Saturday, October 20, 2012
UMMers show creativity with sports and recreation
The young people of the 1950s gave us rock 'n' roll. It was alien to older people who reacted like they were revulsed. The young people of the 1970s gave us conflict. They engaged on political issues in a way that was anything but passive.
Today we have the millennials putting their stamp on our culture. Boomers aren't revulsed but they may be scratching heads. Millennials have grown up sheltered and are risk-averse. They are ages 9-30, and they might almost seem like that passive race of humans in the 1950s movie "The Time Machine." They believe in the "win-win." They have faith in conflict resolution.
I remember looking at the University of Minnesota-Morris campus newspaper in the 1970s, and being almost aghast at the level of conflict in student government. Student government itself is a curious institution. I suppose it's a "lab" type of experience for students with an inclination toward this type of thing. Looking back, I saw a lot of conflict that seemed much more trouble than it was worth. If it was a lab it was a dysfunctional lab. I observed those campus newspapers and would have sworn some of those individuals were at each other's throats.
It was these conflict-oriented boomers who gave the push for the NFL to become our preeminent sport, starting in about 1972. That was the year when Democrats were at each other's throats for their national convention. George McGovern gave his acceptance speech at an ungodly late hour, such were the slow-moving and rancor-filled machinations of it all. McGovern is on his deathbed as I write this.
The NFL was a lab of conflict in itself. Was this a wellspring for its appeal considering the tenor of the times? Boomers were emerging as the top demographic. The NFL was a stew of drama, danger and conflict. NFL Films fed us highlights in a way that made it all seem like actual combat. We rooted for teams we equated with "good." Each game had only one winner.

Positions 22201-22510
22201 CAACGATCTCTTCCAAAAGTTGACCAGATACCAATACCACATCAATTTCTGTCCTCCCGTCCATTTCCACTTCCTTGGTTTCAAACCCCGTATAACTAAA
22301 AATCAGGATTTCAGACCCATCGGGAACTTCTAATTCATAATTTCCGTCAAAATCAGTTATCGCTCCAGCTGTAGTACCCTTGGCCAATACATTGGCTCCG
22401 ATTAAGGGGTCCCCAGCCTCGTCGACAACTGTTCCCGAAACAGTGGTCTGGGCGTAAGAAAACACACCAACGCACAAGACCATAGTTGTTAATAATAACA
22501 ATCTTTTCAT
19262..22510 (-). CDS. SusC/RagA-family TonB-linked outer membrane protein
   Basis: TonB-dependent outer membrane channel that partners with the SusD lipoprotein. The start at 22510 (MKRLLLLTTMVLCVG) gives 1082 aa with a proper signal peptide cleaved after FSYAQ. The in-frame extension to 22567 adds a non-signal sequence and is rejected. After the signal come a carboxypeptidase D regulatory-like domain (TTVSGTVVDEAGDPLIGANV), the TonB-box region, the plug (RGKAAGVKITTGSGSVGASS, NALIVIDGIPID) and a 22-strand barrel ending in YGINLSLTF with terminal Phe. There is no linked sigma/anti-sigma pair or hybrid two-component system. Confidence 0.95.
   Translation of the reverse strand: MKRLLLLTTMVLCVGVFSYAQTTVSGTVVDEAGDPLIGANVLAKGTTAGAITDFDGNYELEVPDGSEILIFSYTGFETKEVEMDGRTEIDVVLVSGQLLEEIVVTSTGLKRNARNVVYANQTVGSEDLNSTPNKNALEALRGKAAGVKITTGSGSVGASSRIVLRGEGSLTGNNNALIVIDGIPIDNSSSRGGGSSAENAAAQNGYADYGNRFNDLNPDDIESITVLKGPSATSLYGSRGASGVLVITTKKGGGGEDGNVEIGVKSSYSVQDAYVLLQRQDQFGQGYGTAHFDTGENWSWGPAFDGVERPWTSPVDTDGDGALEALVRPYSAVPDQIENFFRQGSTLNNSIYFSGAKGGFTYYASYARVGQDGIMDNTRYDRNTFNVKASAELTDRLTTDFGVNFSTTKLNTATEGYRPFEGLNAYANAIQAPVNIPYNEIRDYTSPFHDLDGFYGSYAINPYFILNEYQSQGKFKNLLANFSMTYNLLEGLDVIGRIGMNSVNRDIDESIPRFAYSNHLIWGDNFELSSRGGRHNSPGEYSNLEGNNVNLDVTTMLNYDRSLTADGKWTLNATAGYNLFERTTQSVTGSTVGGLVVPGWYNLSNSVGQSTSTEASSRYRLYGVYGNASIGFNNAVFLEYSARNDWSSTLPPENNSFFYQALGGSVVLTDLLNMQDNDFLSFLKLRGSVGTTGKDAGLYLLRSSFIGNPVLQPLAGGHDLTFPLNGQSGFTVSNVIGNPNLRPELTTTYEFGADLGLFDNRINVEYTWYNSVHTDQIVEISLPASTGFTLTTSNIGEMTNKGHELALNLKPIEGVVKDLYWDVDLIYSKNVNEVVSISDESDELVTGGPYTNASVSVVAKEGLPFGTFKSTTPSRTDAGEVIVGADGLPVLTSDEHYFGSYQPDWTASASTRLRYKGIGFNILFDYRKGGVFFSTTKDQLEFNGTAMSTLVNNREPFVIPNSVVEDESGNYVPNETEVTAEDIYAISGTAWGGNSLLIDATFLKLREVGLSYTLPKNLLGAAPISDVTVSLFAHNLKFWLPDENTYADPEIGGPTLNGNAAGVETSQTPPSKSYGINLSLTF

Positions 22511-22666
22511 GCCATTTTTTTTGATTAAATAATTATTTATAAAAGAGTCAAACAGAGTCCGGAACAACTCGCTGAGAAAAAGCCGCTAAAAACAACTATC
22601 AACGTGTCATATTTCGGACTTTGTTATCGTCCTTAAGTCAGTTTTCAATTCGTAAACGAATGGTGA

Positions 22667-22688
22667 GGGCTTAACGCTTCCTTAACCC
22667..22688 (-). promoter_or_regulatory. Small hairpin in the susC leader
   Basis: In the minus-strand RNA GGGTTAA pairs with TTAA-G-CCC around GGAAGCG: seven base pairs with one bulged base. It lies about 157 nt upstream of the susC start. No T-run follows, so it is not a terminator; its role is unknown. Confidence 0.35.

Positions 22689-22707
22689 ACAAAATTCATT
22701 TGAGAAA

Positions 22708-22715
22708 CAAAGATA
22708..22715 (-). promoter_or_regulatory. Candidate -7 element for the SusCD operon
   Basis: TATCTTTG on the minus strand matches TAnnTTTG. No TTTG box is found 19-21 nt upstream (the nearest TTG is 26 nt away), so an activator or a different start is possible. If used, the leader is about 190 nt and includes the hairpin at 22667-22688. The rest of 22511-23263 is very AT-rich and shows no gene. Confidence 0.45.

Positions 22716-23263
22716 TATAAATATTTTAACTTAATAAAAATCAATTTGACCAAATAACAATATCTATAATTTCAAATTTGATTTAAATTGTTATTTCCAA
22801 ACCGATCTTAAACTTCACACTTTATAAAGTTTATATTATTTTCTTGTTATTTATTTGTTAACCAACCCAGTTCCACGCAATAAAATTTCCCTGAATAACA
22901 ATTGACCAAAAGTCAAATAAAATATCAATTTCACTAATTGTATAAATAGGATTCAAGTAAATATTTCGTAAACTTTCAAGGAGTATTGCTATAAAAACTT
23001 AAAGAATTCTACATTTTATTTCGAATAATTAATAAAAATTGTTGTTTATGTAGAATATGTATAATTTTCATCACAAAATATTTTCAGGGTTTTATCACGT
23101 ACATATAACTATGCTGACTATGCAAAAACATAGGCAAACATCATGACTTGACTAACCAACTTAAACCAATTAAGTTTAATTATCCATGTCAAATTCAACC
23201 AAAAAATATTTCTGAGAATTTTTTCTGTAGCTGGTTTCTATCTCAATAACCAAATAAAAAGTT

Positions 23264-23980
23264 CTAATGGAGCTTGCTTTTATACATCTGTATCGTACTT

We thought little of the tremendous damage these gladiators were doing to each other's bodies and brains. We would have loved trading places with Wally Hilgenberg of the Vikings. Today we realize we were the lucky ones, just watching.
We cheered on linebacker Fred McNeill. McNeill developed dementia at an unreasonably young age. How many of us have wondered about Alan Page who is on the Minnesota Supreme Court? He was a lineman at Notre Dame and then with the Vikings. Does he get up a little nervous in the morning?
The boomers' favorite Viking teams lost four Super Bowls. Today those games are dwarfed in significance by the health issues looming over our once-beloved sport. And now the millennials are progressing toward middle age with their values that seem inconsistent with football.
All this dawned on me recently as I was departing from a UMM Cougar football game. I was on bicycle heading north through the campus. There was a large assemblage of students in that "hollow" next to the food service building. If that place doesn't have a name, it should. The football game wasn't over yet so these students obviously weren't among the fans. I'm not suggesting they were dissing the Cougars, just that they had a different priority. And that priority was: playing "quidditch."
I had to ask a student the name of this game. I put my bike down and watched a while. I was rather transfixed. Turns out the game comes from the "Harry Potter" series of books. It's a series associated with the younger crowd. My generation read "Zen and the Art of Motorcycle Maintenance."